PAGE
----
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Ballooning Evergy spending plans raise questions, prove need for public hearings in Kansas

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Ballooning Evergy spending plans raise questions, prove need for public hearings in Kansas

Dec 01, 2022 | 4:33 am ET
By Glenda DuBoise
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Ballooning Evergy spending plans raise questions, prove need for public hearings in Kansas
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Evergy headquarters stand out in downtown Topeka. Concerns have been expressed about the utility's five-year capital investment plan filed with the Kansas Corporation Commission. (Sherman Smith/Kansas Reflector)

Kansas Reflector welcomes opinion pieces from writers who share our goal of widening the conversation about how public policies affect the day-to-day lives of people throughout our state. Glenda DuBoise is the state director for AARP Kansas. She has previously worked in both large and small companies and nonprofit organizations across Kansas and beyond, most recently as the executive director of the Topeka Center for Peace and Justice.

On behalf of our more than 278,000 members here in Kansas, AARP continues to express concern about Evergy’s excessive 2022 five-year capital investment plan filed with the Kansas Corporation Commission.

The plan revealed an increase in capital spending of approximately $1.2 billion, or nearly 22% more than the financial model it used in its 2020 sustainability transformation plan over the next two years. In Evergy’s sustainability plan, the utility projected a 51% increase in the value of the total equipment and assets in service for Great Plains Energy and Westar at the time the KCC approved their merger.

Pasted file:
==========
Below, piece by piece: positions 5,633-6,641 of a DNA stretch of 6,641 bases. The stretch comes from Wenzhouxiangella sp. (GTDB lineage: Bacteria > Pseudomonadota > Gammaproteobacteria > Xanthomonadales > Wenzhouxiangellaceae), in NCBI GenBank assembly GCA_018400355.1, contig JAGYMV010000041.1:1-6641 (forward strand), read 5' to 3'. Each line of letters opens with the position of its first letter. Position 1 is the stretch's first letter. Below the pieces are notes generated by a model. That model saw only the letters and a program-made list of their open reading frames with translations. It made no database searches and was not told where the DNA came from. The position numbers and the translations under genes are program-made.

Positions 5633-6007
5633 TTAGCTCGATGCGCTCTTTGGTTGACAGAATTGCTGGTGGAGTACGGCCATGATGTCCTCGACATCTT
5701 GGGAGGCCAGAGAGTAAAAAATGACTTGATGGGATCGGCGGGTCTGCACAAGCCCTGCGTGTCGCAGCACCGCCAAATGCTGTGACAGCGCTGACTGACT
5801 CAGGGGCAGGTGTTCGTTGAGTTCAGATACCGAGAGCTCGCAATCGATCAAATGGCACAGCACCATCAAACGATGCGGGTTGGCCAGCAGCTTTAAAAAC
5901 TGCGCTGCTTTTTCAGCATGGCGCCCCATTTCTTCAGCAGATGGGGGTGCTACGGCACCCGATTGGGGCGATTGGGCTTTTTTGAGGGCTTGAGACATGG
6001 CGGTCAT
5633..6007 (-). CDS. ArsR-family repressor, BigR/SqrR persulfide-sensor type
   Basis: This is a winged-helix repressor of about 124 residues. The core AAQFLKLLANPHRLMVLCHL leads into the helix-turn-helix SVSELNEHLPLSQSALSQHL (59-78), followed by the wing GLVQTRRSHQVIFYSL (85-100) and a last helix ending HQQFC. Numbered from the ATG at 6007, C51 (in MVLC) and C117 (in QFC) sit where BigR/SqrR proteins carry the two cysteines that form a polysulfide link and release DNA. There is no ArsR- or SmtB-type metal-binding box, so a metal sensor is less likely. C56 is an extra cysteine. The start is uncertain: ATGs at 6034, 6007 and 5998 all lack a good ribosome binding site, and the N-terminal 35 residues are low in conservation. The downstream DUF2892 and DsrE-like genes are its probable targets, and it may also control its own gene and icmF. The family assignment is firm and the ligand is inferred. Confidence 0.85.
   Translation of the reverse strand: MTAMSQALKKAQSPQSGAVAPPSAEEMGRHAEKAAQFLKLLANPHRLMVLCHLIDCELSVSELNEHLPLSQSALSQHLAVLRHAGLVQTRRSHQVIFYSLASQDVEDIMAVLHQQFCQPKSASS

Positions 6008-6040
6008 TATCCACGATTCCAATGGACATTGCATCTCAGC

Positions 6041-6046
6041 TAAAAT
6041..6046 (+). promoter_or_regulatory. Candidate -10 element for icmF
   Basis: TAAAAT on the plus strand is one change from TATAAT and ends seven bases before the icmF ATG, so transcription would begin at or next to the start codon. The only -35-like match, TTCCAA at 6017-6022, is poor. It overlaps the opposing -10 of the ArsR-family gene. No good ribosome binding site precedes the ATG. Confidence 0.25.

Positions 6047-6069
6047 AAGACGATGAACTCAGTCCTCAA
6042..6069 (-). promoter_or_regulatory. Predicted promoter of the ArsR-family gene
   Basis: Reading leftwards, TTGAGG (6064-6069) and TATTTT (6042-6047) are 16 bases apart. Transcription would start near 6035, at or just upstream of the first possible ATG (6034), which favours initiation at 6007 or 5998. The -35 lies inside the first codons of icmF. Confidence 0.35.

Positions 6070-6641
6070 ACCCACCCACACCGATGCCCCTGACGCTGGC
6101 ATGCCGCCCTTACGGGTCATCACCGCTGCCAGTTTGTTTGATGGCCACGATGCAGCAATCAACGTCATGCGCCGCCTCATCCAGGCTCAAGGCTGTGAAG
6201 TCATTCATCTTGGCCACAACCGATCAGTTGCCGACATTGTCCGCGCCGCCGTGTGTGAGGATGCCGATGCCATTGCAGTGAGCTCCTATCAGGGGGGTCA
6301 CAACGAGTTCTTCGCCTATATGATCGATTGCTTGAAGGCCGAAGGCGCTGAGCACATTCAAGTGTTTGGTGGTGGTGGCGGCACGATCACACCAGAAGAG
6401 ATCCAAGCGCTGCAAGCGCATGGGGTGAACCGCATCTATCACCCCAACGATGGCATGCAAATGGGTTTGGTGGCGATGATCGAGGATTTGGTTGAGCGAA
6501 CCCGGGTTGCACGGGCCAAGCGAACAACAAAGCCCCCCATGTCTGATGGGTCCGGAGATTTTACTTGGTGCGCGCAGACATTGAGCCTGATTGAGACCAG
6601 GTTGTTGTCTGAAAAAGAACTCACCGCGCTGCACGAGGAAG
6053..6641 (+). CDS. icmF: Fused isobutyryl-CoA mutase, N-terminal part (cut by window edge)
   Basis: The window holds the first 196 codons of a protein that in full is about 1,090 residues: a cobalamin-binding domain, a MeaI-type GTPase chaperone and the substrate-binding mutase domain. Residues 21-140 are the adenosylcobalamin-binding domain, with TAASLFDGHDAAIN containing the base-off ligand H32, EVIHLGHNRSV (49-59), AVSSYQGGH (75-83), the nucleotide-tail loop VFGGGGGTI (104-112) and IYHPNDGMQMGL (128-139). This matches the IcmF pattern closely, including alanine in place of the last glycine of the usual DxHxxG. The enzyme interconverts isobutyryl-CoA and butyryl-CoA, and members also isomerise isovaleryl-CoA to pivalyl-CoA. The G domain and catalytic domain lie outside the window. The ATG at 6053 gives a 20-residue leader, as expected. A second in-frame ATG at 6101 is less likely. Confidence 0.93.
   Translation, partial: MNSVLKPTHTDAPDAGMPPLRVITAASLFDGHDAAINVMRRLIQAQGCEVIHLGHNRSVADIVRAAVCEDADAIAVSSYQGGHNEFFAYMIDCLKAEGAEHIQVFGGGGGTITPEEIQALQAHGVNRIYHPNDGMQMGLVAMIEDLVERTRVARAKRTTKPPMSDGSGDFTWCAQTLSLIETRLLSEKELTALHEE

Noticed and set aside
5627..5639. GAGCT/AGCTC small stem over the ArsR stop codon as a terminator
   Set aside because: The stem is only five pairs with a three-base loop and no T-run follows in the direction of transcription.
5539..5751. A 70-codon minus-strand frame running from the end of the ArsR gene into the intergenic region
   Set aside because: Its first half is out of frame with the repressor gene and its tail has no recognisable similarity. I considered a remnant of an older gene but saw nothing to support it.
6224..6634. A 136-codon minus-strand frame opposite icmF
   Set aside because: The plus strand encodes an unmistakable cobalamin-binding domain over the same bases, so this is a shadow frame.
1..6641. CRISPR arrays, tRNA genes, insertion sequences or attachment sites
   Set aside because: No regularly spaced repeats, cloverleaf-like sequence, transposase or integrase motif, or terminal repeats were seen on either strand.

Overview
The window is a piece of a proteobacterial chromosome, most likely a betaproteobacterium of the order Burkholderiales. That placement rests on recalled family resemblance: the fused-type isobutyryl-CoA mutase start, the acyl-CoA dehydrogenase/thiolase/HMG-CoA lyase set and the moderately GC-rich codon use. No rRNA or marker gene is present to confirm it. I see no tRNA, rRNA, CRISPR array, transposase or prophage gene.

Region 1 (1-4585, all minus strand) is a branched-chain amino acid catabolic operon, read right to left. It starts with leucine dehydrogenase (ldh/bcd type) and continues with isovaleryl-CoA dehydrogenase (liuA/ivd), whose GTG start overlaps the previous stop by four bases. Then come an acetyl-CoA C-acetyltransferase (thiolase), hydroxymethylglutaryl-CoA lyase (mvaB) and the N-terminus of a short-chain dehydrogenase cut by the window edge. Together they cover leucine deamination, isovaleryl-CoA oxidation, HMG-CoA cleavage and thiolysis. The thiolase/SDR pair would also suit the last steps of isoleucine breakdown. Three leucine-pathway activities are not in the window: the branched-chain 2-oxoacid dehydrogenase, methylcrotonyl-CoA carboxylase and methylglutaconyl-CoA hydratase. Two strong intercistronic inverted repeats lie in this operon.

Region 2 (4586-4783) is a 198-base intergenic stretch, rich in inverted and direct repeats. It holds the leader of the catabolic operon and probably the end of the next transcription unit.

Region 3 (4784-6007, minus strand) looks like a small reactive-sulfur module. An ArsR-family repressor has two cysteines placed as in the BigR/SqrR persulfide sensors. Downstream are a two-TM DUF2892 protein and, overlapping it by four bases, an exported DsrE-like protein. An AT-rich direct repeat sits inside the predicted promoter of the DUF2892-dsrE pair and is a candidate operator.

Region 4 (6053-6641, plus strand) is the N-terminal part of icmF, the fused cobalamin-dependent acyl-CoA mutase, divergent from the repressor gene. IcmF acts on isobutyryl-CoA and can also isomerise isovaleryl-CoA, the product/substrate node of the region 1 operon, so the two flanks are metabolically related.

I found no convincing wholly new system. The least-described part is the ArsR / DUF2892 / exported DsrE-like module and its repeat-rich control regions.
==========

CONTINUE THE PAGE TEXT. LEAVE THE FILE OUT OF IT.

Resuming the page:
Evergy boasts on billboards and elsewhere that its rates have now decreased, but it has not admitted in its advertising that it plans a huge rate increase immediately after the five-year rate freeze that began Dec. 18, 2018, ends. In fact, the utilities convinced the KCC that the merger would increase operating efficiencies, and thus lower rates for customers.

Yet Evergy’s capital investment plan continues to escalate year by year. The 2022 five-year plan increased over the 2021 five-year plan by more than $1 billion (18.27%), which in turn increased over the 2020 five-year plan by nearly another $1.1 billion.

It is time for Evergy to explain why it needs massive capital spending increases to adequately and sufficiently serve its customers. Ratepayers should have an opportunity to respond and tell the KCC how rate increases arising from Evergy’s huge capital spending will adversely affect them.

Thus, it is not surprising that the KCC has required Evergy to hold a workshop explaining the latest increase. That workshop is scheduled for 9:30 a.m. Dec. 13. While the public is invited to view the workshop online on the KCC’s YouTube channel, there is no opportunity for public input.